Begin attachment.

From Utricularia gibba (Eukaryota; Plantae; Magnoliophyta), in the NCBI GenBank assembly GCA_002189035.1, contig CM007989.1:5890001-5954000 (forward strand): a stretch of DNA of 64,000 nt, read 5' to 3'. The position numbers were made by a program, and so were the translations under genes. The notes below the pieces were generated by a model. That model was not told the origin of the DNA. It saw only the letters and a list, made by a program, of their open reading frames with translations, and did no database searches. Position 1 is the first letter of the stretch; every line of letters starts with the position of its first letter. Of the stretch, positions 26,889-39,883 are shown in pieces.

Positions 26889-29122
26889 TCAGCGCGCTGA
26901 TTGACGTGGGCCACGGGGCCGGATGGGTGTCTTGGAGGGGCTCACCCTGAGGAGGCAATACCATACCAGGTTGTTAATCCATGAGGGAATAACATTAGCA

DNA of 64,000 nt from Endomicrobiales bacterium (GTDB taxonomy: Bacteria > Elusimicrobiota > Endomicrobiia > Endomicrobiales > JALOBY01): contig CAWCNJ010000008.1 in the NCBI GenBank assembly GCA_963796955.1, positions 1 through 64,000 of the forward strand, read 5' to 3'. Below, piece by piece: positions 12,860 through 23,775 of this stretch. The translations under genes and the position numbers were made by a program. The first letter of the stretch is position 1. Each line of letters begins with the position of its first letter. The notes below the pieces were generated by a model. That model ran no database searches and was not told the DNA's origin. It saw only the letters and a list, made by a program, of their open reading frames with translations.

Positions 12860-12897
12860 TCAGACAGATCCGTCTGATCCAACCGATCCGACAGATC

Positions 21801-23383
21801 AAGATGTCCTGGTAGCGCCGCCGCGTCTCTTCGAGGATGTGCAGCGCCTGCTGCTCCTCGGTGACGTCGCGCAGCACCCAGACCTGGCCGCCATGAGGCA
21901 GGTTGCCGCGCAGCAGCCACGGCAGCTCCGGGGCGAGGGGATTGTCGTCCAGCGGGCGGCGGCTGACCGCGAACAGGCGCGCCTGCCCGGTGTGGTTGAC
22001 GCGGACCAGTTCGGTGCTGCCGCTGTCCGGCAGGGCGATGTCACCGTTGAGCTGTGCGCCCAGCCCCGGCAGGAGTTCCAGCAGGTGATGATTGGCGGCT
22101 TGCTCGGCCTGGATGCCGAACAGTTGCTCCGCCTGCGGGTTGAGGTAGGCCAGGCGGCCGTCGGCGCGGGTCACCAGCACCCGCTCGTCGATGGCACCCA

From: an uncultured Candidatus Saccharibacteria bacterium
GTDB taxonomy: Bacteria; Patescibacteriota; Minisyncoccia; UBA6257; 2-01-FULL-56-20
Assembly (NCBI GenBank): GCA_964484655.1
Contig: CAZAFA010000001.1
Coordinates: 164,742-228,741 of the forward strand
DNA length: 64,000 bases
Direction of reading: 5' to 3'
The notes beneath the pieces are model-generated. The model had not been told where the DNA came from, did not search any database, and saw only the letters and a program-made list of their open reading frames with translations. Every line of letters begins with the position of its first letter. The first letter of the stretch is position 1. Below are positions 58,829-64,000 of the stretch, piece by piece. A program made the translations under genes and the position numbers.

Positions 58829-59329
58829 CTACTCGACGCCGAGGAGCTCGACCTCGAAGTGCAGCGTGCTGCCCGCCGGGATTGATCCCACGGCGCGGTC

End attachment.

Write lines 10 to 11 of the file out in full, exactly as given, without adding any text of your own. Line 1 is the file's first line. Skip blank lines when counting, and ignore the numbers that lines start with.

21901 GGTTGCCGCGCAGCAGCCACGGCAGCTCCGGGGCGAGGGGATTGTCGTCCAGCGGGCGGCGGCTGACCGCGAACAGGCGCGCCTGCCCGGTGTGGTTGAC
22001 GCGGACCAGTTCGGTGCTGCCGCTGTCCGGCAGGGCGATGTCACCGTTGAGCTGTGCGCCCAGCCCCGGCAGGAGTTCCAGCAGGTGATGATTGGCGGCT